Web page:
A compound R (Y) n wherein Y is OH can be converted into a carbamate by way of reaction with phosgene followed by reaction with a primary or secondary amine or ammonia. Alternatively, when Y is hydroxy group, R (Y) n can be reacted with a mono-functional isocyanate (Z).

When Y is an isocyanate group, it can be then be reacted with an isocyanate reactable carbamate (e. g., hydroxy ethyl carbamate, hydroxy propyl carbamate, aminoethyl carbamate). In this case, the isocyanate reactable carbamate is of the formula ZL-Q.

When Y is a halide group (e. g. chlorine), R (Y) n can be reacted with a Z which is a metal salt (e. g. sodium, lithium, etc.) of a hydroxy carbamate.

An R with carboxylic acid groups can be converted into an acid anhydride (e. g. reaction with acetic anhydride) to generate an acid anhydride that can then be reacted with a hydroxy carbamate or an amino carbamate When Y is an aminoplast group (e. g. a carbamate group that has been reacted with an aldehyde or urea), Y can be reacted with a carbamate functional: vinyl, epoxy, cyclic carbonate, hydroxy, or carboxylic acid group, (i. e., ZL-Q, wherein ZL is the carbamate group and Q is the vinyl, epoxy, cyclic carbonate, hydroxy, or carboxylic acid group) and then be converted into a carbamate as described above.

It will be appreciated that the foregoing are illustrative only and that other suitable compounds such as are generally discussed above may be used to obtain a compound (a) of the invention having a formula R (X) y.

The resin of the invention will typically be processed by accepted powder resin manufacturing technology, for example via sheet, roll or drop techniques.

After solidifying, the resin is broken into particles having a desired size and shape. The average size and shape of the resin particles is dependent upon handling, processing, and equipment considerations.

Preferably, the resin will be in the shape of flat chips or discs having regular or irregular dimensions. Particles having an average particle size of from 1 to 3 inches are preferred, with average particle sizes of from 1 micron to up to 1 inch most preferred. Particle size as used herein refers to the average diameter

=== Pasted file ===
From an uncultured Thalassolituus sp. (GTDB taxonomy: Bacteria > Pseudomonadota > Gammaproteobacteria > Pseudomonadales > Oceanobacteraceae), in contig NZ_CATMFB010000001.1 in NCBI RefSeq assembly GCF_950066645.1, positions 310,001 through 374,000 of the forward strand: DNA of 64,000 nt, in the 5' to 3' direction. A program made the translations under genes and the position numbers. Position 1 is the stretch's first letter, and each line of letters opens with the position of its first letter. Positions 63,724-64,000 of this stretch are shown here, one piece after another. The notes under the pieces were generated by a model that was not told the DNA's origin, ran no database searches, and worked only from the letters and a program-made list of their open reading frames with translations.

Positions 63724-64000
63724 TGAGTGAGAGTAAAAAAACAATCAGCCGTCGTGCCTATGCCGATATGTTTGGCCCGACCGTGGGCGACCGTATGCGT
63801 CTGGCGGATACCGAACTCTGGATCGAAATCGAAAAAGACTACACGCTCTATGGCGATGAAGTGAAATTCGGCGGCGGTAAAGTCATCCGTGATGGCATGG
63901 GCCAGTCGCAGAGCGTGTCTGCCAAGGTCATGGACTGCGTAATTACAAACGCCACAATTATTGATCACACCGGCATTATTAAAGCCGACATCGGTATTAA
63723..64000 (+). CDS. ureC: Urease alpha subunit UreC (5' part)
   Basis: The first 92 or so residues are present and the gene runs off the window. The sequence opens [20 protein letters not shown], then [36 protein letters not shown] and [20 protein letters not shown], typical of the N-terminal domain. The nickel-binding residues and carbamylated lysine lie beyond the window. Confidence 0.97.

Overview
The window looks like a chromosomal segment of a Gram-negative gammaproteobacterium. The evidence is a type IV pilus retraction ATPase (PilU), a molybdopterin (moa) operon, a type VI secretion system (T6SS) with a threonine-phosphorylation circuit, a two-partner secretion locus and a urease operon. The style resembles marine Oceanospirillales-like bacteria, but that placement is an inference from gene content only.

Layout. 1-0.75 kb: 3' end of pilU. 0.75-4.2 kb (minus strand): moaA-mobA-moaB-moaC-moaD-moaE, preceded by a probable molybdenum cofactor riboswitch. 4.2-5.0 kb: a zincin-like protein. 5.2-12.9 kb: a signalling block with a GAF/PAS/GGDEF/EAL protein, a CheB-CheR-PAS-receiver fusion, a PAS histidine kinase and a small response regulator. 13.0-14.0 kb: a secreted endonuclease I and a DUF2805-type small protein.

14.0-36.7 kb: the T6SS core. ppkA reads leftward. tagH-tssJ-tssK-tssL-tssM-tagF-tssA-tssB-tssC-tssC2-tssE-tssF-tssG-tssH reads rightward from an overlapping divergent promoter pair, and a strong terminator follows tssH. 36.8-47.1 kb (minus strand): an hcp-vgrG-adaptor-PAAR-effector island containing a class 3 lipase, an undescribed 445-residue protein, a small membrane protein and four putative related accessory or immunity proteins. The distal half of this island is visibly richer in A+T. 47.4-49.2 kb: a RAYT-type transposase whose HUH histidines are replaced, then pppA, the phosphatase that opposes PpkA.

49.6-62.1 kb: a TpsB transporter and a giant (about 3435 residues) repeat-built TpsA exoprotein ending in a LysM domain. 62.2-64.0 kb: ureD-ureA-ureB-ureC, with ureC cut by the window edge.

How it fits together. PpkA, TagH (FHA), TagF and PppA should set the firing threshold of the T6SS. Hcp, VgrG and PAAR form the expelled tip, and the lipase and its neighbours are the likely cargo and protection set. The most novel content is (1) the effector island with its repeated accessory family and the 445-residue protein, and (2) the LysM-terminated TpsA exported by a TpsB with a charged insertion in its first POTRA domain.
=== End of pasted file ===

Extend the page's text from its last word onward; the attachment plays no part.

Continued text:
of an object having irregular boundaries that can be determined with known test methods.

The compound (a) of the invention is curable upon combination with a curing agent (b) or a crosslinking agent (b). The powder coating of the invention results when compound (a) is combined with crosslinker (b), which is at least one particulate crosslinker which is reactive with the particulate compound (a). Optionally, one or more pigments, extenders, flow aids, catalysts, modifiers, regulators, additives, and/or degassing solvents may be incorporated to make the powder coating composition of the invention.

Curing agent (b) may be a compound having a plurality of functional groups that are reactive with compound (a) of the invention. Suitable reactive groups include active methylol or methylalkoxy groups on aminoplast crosslinking agents or on other compounds such as phenol/formaldehyde adducts, acrylamide groups, isocyanate groups, siloxane groups, cyclic carbonate groups, and anhydride groups.

Examples of curing agent (b) are melamine formaldehyde resin (including monomeric or polymeric melamine resin and partially or fully alkylated melamine resin), urea resins (e. g., methylol ureas such as urea formaldehyde resin, alkoxy ureas such as butylated urea formaldehyde resin), polymers having alkoxylated acrylamide groups, polymers having methylol or alkoxymethyl groups, polyanhydrides (e. g., polysuccinic anhydride), and polysiloxanes (e. g., trimethoxy siloxane). Monomeric and/or low oligomeric

aminoplast resins such as melamine formaldehyde resins or urea formaldehyde resins are especially preferred.

To make the powder coating composition of the invention, crosslinker (b) will have at least one particulate crosslinker that is reactive with the particulate compound (a). An example of a suitable particulate crosslinker is PowderLinkO resin, a crosslinking resin commercially available from Cytec of West Paterson, NJ and believed to be a glycol uril formaldehyde resin.

The ratio of equivalents of compound (a) to equivalents of curing agent (b) or crosslinking agent (b) is about from 0.5: 1.0 (a: b) to 1.5: 1.0, preferably from about 0.8: 1.0 to 1.2: 1.0.

The powder coating composition may be made according to known powder coating manufacturing techniques, i. e., premixing followed by dry blending or melt mixing. Melt mixing or extrusion is most preferred. After cooling, the resulting particles are subjected to grinding to a desired particle size distribution. Suitable particle size reduction or grinding methods include mechanical grinding or jet milling.